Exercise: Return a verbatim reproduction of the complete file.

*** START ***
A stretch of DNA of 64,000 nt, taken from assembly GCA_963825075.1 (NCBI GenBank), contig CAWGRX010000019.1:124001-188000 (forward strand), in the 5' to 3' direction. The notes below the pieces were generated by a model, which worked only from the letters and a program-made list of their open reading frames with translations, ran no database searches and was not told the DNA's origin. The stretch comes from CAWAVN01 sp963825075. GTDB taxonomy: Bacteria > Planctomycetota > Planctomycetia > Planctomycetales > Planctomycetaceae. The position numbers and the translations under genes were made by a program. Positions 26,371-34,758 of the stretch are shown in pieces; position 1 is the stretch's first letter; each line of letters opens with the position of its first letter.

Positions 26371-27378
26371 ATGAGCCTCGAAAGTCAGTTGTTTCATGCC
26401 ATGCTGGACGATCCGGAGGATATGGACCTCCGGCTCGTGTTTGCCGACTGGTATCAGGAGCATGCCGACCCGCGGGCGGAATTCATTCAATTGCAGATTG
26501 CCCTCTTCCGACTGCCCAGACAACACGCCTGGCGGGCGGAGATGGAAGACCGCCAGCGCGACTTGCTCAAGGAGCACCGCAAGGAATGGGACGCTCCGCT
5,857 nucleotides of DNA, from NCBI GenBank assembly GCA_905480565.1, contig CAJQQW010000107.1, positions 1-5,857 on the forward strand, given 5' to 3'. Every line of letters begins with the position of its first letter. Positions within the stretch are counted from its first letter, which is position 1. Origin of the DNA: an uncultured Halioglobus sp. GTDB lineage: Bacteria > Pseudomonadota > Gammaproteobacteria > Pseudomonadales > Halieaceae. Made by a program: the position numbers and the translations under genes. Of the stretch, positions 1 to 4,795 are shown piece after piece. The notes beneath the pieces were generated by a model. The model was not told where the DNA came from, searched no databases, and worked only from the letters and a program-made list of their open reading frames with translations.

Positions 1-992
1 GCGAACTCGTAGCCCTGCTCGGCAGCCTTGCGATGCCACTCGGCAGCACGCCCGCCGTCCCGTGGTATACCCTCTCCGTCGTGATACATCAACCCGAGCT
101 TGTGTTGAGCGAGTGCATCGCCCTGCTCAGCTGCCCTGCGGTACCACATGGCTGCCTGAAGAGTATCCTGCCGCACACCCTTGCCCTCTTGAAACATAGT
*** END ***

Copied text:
A stretch of DNA of 64,000 nt, taken from assembly GCA_963825075.1 (NCBI GenBank), contig CAWGRX010000019.1:124001-188000 (forward strand), in the 5' to 3' direction. The notes below the pieces were generated by a model, which worked only from the letters and a program-made list of their open reading frames with translations, ran no database searches and was not told the DNA's origin. The stretch comes from CAWAVN01 sp963825075. GTDB taxonomy: Bacteria > Planctomycetota > Planctomycetia > Planctomycetales > Planctomycetaceae. The position numbers and the translations under genes were made by a program. Positions 26,371-34,758 of the stretch are shown in pieces; position 1 is the stretch's first letter; each line of letters opens with the position of its first letter.

Positions 26371-27378
26371 ATGAGCCTCGAAAGTCAGTTGTTTCATGCC
26401 ATGCTGGACGATCCGGAGGATATGGACCTCCGGCTCGTGTTTGCCGACTGGTATCAGGAGCATGCCGACCCGCGGGCGGAATTCATTCAATTGCAGATTG
26501 CCCTCTTCCGACTGCCCAGACAACACGCCTGGCGGGCGGAGATGGAAGACCGCCAGCGCGACTTGCTCAAGGAGCACCGCAAGGAATGGGACGCTCCGCT
5,857 nucleotides of DNA, from NCBI GenBank assembly GCA_905480565.1, contig CAJQQW010000107.1, positions 1-5,857 on the forward strand, given 5' to 3'. Every line of letters begins with the position of its first letter. Positions within the stretch are counted from its first letter, which is position 1. Origin of the DNA: an uncultured Halioglobus sp. GTDB lineage: Bacteria > Pseudomonadota > Gammaproteobacteria > Pseudomonadales > Halieaceae. Made by a program: the position numbers and the translations under genes. Of the stretch, positions 1 to 4,795 are shown piece after piece. The notes beneath the pieces were generated by a model. The model was not told where the DNA came from, searched no databases, and worked only from the letters and a program-made list of their open reading frames with translations.

Positions 1-992
1 GCGAACTCGTAGCCCTGCTCGGCAGCCTTGCGATGCCACTCGGCAGCACGCCCGCCGTCCCGTGGTATACCCTCTCCGTCGTGATACATCAACCCGAGCT
101 TGTGTTGAGCGAGTGCATCGCCCTGCTCAGCTGCCCTGCGGTACCACATGGCTGCCTGAAGAGTATCCTGCCGCACACCCTTGCCCTCTTGAAACATAGT